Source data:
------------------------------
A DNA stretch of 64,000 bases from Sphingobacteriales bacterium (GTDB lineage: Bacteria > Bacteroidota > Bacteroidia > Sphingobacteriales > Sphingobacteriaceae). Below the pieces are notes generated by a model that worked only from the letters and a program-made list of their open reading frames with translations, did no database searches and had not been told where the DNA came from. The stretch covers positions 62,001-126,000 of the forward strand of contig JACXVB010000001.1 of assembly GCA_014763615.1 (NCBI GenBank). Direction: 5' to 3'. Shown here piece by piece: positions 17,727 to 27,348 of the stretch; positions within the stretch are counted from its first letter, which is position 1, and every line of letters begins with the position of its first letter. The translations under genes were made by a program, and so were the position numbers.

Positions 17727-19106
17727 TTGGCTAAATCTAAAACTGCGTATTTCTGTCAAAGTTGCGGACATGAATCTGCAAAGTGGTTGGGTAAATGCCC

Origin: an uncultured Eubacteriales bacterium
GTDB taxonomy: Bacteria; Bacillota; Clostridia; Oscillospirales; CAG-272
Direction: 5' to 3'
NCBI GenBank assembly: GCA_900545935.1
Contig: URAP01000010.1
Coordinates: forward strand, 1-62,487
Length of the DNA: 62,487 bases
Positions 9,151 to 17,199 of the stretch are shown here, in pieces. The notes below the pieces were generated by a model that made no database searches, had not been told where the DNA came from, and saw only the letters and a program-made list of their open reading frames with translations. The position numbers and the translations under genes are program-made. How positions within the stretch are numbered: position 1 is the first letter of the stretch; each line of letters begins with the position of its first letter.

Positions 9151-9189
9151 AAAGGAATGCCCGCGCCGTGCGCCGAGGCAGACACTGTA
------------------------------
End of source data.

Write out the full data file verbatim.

A DNA stretch of 64,000 bases from Sphingobacteriales bacterium (GTDB lineage: Bacteria > Bacteroidota > Bacteroidia > Sphingobacteriales > Sphingobacteriaceae). Below the pieces are notes generated by a model that worked only from the letters and a program-made list of their open reading frames with translations, did no database searches and had not been told where the DNA came from. The stretch covers positions 62,001-126,000 of the forward strand of contig JACXVB010000001.1 of assembly GCA_014763615.1 (NCBI GenBank). Direction: 5' to 3'. Shown here piece by piece: positions 17,727 to 27,348 of the stretch; positions within the stretch are counted from its first letter, which is position 1, and every line of letters begins with the position of its first letter. The translations under genes were made by a program, and so were the position numbers.

Positions 17727-19106
17727 TTGGCTAAATCTAAAACTGCGTATTTCTGTCAAAGTTGCGGACATGAATCTGCAAAGTGGTTGGGTAAATGCCC

Origin: an uncultured Eubacteriales bacterium
GTDB taxonomy: Bacteria; Bacillota; Clostridia; Oscillospirales; CAG-272
Direction: 5' to 3'
NCBI GenBank assembly: GCA_900545935.1
Contig: URAP01000010.1
Coordinates: forward strand, 1-62,487
Length of the DNA: 62,487 bases
Positions 9,151 to 17,199 of the stretch are shown here, in pieces. The notes below the pieces were generated by a model that made no database searches, had not been told where the DNA came from, and saw only the letters and a program-made list of their open reading frames with translations. The position numbers and the translations under genes are program-made. How positions within the stretch are numbered: position 1 is the first letter of the stretch; each line of letters begins with the position of its first letter.

Positions 9151-9189
9151 AAAGGAATGCCCGCGCCGTGCGCCGAGGCAGACACTGTA